As far as we know, the first Europeans to see the Grand Canyon with their own eyes were a small party of 13 Spaniards. In their greedy search for the fabled Eldorado - cities of gold - they were prepared to risk life and limb and go almost anywhere. In 1540, Hopi Indian guides led Captain Don Garcia López de Cárdenas to the South Rim of the eastern part of the Canyon, but they could not find a way down the gorge to the Colorado River. Although the Spaniards were impressed by the sight of the Canyon and reported what they had seen, it was another two centuries before more Europeans were to visit it.

Inevitably perhaps in the aftermath of the Spanish invasion it was two indefatigable missionary priests, Father Silvestre Véez de Escalante and Father Francisco Domíngues, out to save 'savage' souls, who in 1776 discovered a ford across the Colorado. Even then, it was the best part of another hundred years before there was any further interest in this remarkable natural phenomenon. First on the scene in the 1830s was James 'Ohio' Pattie, who even published a description of this remarkable phenomenon, but there still was no rush to admire the view. The main stumbling block was the problem of access, but eastern entrepreneurs were soon trying to fix that by extending the railroads across the continent. The problem was what route to take.

The earliest scientific search for a suitable route was undertaken in the 1850s by the French geologist Jules Marcou. He was part of the pioneering topographical and geological search for suitable routes to which the Canyon provided something of an obstacle, to put it mildly. Marcou achieved considerable notoriety for his over-reaching geological theories and geological mapping, which either ignored or did not credit the work of his American contemporaries. A few years later the War Department sponsored the 1857-8 Ives expedition with geologist John Strong Newberry to search through the southwest looking for a railroad route to the west coast. With hindsight, Ives's conclusion about

Jules Marcou, 1824-98, Paris-educated Swiss geologist who worked on the geology of the Jura. With Thurmann visited America (1847-50), where he met Agassiz. Published one of the first geological maps of America (1853), professor of geology in Zurich (1855-9), returned to America (1861) to work with Agassiz in the Harvard Museum of Comparative Zoology and published a geological map of the world (1861).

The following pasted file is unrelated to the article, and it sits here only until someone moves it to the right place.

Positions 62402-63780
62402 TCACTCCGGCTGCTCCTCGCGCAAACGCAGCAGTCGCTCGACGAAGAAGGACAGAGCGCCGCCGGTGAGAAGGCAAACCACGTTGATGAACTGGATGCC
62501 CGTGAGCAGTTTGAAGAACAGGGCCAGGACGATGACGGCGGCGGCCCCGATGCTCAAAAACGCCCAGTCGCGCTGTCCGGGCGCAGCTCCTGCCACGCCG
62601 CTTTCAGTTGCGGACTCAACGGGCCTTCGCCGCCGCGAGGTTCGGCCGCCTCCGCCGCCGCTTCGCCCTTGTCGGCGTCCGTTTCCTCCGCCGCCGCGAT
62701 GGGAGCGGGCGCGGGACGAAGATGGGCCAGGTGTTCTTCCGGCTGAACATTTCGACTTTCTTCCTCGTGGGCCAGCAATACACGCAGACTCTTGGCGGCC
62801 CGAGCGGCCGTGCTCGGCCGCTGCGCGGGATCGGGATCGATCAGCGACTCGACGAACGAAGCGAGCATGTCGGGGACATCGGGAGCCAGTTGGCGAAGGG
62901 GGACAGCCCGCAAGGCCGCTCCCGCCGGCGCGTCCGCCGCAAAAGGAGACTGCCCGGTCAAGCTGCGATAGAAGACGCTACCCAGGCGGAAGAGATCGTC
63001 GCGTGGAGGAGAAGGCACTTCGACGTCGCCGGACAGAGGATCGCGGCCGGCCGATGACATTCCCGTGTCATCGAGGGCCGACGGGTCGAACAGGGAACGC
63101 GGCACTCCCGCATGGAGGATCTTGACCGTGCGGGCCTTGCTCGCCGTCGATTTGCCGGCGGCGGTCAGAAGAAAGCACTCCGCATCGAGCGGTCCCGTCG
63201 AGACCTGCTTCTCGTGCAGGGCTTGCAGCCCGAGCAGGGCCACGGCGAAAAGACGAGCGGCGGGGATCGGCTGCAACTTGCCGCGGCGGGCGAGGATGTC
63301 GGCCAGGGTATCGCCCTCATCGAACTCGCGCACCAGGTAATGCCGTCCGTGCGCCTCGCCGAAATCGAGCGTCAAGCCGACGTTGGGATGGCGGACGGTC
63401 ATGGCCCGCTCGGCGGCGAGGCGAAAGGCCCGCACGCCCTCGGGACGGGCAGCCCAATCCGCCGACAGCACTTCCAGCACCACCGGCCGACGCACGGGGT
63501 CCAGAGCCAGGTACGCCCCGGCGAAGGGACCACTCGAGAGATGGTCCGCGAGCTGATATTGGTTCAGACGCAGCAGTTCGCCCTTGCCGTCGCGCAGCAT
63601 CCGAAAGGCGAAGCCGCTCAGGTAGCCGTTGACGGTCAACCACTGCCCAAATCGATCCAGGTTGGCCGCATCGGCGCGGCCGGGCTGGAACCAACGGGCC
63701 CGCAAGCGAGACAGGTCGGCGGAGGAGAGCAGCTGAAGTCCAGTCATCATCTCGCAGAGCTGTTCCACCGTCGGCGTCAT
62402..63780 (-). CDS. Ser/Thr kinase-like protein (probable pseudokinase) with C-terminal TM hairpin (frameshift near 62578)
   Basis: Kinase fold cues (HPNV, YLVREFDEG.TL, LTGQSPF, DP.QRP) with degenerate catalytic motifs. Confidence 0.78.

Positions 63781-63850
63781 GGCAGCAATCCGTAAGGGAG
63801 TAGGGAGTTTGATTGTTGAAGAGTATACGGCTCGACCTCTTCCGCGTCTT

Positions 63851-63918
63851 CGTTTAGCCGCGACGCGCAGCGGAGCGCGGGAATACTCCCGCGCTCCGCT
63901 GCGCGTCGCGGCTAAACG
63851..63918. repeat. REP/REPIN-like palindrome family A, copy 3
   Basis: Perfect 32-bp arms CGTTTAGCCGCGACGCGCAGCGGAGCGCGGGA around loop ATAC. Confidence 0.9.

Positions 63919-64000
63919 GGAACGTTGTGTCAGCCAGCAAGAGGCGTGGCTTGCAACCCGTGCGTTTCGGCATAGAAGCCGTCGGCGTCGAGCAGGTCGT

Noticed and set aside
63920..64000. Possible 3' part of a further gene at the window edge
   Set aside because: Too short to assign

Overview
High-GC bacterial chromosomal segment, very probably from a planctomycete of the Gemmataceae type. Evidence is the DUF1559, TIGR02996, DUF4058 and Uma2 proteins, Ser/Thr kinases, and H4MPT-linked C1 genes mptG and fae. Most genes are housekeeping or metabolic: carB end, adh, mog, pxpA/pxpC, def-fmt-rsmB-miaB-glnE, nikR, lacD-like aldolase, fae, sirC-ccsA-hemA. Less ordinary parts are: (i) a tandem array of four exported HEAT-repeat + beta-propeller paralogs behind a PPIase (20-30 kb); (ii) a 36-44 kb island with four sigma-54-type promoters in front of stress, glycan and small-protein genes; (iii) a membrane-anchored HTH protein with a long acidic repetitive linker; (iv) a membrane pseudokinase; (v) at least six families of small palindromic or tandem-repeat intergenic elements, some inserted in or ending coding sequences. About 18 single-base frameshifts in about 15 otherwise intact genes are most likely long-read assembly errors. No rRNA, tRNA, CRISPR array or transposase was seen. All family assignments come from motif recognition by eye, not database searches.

John Strong Newberry, 1822-1902, American physician and geologist, practised medicine (1851-5), appointed surgeon and geologist to the Williamson (1855-6), Ives (1857-8) and Macomb (1858) expeditions, army medical sanitary inspector during the Civil War. Professor of geology at Columbia School of Mines (from 1866), Ohio state geologist (from 1869), palaeontologist to the USGS (from 1884), Murchison medal of the Geological Society of London (1888).

the Canyon shows the dangers of prophecy and just how wrong it is possible to be. He wrote:

Ours has been the first, and will doubtless be the last, party of whites to visit this profitless locality. It seems intended by nature that the Colorado River, along the greater portion of its lonely and majestic way, shall be forever unvisited and undisturbed!

A decade later John Wesley Powell led a party of 10 on one of the great pioneering journeys of the continent. They voyaged for 1000 miles down the Colorado River through the Canyon from Green River, Wyoming to the mouth of the Virgin River, at what is today the north end of Lake Mead. Their frail wooden boats were at times battered, overturned and smashed against the rocks by violent currents, rapids and whirlpools. The team was reduced to nine and then six by the perils of the journey, but Powell's monumental 1876 report changed everything. With its numerous illustrations, it became possible at last to get some idea of the nature of the phenomenon, its grand scale and the unique strangeness of the Canyon's landscapes.

The inner gorge of the Colorado with the steeply inclined Precambrian metamorphic rocks forming dangerous rapids in the foreground.

Tourists started visiting the Canyon in the late 1880s and by 1901 it was possible to travel right to the South Rim by train. But how many of the millions of visitors who stare in awe of this great chasm have any real inkling about what they are actually seeing? It takes a great deal of imagination and background knowledge to turn the rocky layers into the real story of the Earth. Lifetimes of toil by countless geologists have been expended investigating these rock layers and trying to understand what they tell us about the history of the Earth and its past inhabitants.

The fact that so many visitors come from all over the world just to view the Canyon and that so many of them come back repeatedly suggests that the vista is more than merely a nice view. Perhaps the draw is the unusual combination of the huge panoramic vista of the plateau landscape around the Canyon rim, and then a sense of being inexorably drawn down into the depths and imagined dangers of the chasm. It feels as if the Earth is literally opening up in front of you and many feel a strange pull towards the Canyon's edge. No doubt it is all very symbolic and has the power to take the viewers out of themselves.